Day 1 - October 19, 2013 - Santiago Island, Sullivan Bay
By Maria Elena Aviles, Naturalist
Weather: Sunny with scattered clouds
Air Temperature: 24ºC
Pressure: 961 hPa
Wind: 5 knots
We woke up to a beautiful morning by the time Silver Galapagos arrived to Baltra Island. I had a cup of coffee and some fruit, and then headed to the brand new Baltra Ecological Airport to meet our new guests. The flight arrived on time, and we left the airport immediately. As we approached the pier we were met by some young sea lions that shortly after made themselves confortable on the benches by the dock!
Our guests arrived at about eleven and were warmly welcomed on board with cool drinks before we gathered in the Theatre for the customary welcoming briefing and mandatory safety drill given by our Expedition Leader, Daniel Arteaga. We enjoyed a delicious lunch, our guests got settled into their suites, and Silver Galapagos was already on her way for the start of our Central and Western Galapagos Expedition.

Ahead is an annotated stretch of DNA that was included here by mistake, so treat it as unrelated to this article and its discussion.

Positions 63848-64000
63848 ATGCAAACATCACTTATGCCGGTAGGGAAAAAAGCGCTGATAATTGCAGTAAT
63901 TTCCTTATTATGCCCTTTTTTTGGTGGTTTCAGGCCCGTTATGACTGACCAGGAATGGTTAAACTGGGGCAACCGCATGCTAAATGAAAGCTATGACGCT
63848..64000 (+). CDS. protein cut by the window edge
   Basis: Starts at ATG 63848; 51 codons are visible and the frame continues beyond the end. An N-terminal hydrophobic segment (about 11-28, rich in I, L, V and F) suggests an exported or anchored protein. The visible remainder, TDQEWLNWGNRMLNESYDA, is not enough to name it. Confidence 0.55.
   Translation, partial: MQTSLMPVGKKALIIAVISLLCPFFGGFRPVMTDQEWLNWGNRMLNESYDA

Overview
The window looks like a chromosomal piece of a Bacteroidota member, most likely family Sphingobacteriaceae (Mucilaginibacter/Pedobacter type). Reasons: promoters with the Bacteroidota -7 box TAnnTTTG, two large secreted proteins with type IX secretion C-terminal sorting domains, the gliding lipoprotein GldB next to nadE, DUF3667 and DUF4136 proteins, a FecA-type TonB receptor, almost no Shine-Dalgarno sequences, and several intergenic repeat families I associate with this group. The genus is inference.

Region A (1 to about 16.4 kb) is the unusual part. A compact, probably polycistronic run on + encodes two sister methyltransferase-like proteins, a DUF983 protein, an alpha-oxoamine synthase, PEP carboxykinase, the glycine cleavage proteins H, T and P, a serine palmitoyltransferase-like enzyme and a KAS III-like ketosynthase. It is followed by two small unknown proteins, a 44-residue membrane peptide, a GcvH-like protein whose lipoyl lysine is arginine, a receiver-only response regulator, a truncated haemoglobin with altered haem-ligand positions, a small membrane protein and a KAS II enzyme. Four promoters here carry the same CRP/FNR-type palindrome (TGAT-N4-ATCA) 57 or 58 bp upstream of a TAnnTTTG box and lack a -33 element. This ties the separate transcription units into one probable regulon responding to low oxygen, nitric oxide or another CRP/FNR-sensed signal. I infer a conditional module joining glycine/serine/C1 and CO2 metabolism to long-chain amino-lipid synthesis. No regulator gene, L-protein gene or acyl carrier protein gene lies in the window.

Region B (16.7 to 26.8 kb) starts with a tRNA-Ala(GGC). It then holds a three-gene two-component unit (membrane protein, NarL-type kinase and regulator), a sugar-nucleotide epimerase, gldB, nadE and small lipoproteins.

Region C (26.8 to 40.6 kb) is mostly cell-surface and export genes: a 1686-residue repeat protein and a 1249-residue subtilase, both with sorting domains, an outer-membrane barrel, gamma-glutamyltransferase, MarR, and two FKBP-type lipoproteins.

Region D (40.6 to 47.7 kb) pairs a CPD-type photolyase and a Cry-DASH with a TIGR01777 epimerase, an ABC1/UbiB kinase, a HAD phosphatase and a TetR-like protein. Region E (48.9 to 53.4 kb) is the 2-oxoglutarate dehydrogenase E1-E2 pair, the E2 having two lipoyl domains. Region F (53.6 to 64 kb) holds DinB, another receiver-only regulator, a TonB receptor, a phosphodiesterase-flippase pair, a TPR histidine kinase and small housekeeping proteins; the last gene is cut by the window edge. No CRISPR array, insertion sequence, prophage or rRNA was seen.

We arrived to Sullivan Bay in Santiago Island in the afternoon. We disembarked on a secluded beach covered with sally light foot crabs and remains of coral left there by one of those very harsh winters provoked by the infamous El Nino phenomenon. We started walking and what we had ahead was an immense, bare, and black lava field. This new basaltic pahoehoe lava field was created by an eruption in 1889. Santiago island´s 2900 feet high shield volcano is one of 13 active volcanoes that are in the Galapagos archipelago!
The shapes and formations of the lava were remarkable and looked so fresh that they might have been formed last week. This lunar scape seemed so inhospitable, but there they were…tiny lava cactus, and a busy lava lizard trying to get some insects for dinner…everything looked so unreal…
The sunset was magical too, but we had to come back to the ship. Later in the evening the captain and officers toasted us to a great expedition, and we were delighted with our first delicious dinner and the piano accords of some romantic South American boleros.
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